What could possibly go wrong?
"Please deliver this in two weeks time as I'm off on holiday and my house will be empty until then."
UK grocery giant Tesco has devised a new way to ensure people don't actually have to enter its many stores – by setting up a glowing virtual shop slab at the airport. Woman uses Tesco virtual shop Customers making their way through London Gatwick's Airport can now distract themselves from bickering and boozy fellow …
That would make sense if:
1) You were required to inform Tesco of your planned activities in between your order date and delivery date.
2) Tesco were known for opportunistic burglary.
I admit that it's asking for trouble to announce on Facebook that you will be out of the country for 2 weeks leaving your home unattended but shopping online at Tesco is hardly the same.
Too bloody right, no doubt she has an hour wait regardless of which way she is going (boarding time, waiting for staff to steal your luggage)
If it's advertising and they are promoting there specials then doesn't it actually defeat the point of specials as the shop'ee is no longer going into the shop to buy over priced tat by mistake... Who get's off the plain and goes, "OMFGpop we need to get pickle as we have none at home Lolcats!?!?!"??? Who are these people????
Try surfing the web with your iPhone or other smart phone.
Its a pain in the ass.
Why the thumbs up?
Its a fairly cheap way to get some potential customers. For the cost of a relatively small kiosk, you serve two purposes.
1) Its advertising.
2) Its an additional point of capture of new orders.
You're killing two birds with 1 stone.
You've got to admit its pretty brilliant when you consider its functional advertising.
It looks like they've allocated the same amount of space for each product regardless of size, probably to have a nice clean layout (or because their devs are lazy). Hence there's only one each of the larger items, but multiples of the smaller ones to fill up the space.
I expect some UX guru told them it looked more like a supermarket shelf that way, and took home six figures for the insight.
"gregory my daughter needs another pony, are you quite sure the dairy farmers are dying?"
call me G sir, yes quite sure sir
"well get the money from someone else, who's next on the suckers list? ah.... airport users"
Tesco at Gatwick Airport may not be the first virtual grocery store in the UK – Waitrose and others have already dabbled with differing levels of success – but it is certainly one of the more high profile.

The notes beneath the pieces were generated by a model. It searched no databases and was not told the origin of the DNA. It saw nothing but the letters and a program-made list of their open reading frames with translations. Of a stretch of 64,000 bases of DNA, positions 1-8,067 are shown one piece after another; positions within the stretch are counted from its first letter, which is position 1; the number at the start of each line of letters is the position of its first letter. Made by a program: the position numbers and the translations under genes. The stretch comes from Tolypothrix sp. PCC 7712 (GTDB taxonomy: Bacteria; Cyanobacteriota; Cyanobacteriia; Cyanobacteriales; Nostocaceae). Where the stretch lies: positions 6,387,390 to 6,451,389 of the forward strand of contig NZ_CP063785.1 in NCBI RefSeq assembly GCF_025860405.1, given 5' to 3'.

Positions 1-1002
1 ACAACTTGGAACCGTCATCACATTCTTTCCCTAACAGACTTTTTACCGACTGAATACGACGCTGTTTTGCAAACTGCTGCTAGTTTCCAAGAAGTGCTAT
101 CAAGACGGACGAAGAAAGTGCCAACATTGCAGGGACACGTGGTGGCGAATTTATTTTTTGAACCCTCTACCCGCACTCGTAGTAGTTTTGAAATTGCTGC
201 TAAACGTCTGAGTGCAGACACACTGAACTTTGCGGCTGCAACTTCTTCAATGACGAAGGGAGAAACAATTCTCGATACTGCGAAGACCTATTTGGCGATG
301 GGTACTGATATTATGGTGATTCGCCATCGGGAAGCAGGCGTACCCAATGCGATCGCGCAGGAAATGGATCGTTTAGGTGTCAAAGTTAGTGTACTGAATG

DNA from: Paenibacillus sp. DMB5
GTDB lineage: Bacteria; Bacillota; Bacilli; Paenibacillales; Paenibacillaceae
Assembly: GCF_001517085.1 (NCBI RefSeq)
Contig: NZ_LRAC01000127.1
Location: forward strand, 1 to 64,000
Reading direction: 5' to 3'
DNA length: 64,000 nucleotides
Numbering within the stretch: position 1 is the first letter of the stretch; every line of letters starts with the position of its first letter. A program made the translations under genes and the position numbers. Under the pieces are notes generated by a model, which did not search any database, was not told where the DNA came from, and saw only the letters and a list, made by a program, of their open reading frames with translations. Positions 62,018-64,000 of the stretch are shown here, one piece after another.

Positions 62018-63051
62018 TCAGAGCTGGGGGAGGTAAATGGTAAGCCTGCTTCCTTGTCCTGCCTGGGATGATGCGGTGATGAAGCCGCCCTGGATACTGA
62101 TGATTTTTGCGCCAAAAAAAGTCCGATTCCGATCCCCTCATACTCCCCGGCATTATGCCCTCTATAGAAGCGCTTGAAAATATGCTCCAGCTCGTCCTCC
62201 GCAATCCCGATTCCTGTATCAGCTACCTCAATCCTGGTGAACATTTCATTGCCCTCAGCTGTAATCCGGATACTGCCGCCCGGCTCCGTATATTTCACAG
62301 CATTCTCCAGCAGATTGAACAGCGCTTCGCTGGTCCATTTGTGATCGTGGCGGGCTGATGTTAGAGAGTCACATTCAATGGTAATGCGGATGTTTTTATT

From a user perspective, why shouldn’t it work? After all, while you’ve nothing better to do waiting for your flight, why not solve the age-old problem of having no fresh bread and milk when you get home after a long and tiring journey back. It’s quick, simple and uses technology that’s second nature to most of us.
By bringing together retail and bring your own device (BYOD) technologies, the retailer too avoids many traditional in-store costs, as the customer’s smartphone acts as a fast checkout device, EPOS solution and trolley collection agent. All in all, by putting the store where you are, as a more convenient form of online shopping it looks a winner.
So does this signal the end of retail as we know it? I don’t think so. Manchester’s Arndale and Stratford’s Westfield won’t be shutting up shop just yet, as consumers of all ages continue to prefer the impulsive touchy-feely in-store experience for many of their purchases. Equally, retail chains won’t be rushing to throw away huge levels of infrastructure investment.
But could it happen? Certainly from an IT perspective, pushing the reliance on robust technologies from today’s checkout to a web server further back up the distribution chain should not prove an insurmountable hurdle. And when shopping is a chore, it will appeal to customers too.
So, in years to come, you may well be able to buy groceries at the bus stop or railway station as well as the airport. But for those already writing the high street’s obituary, just remember: convenience isn’t the only attribute on the consumer’s shopping list.
- Richard Olds, CEO, Vista Support
"From a user perspective, why shouldn’t it work?"
Are you aware how terrible Tesco are at security? How Stupid they are, arguing that they know what they're doing when clearly they don't? How poor they are at protecting their customers information?
Also, read (and understand) the comments section.
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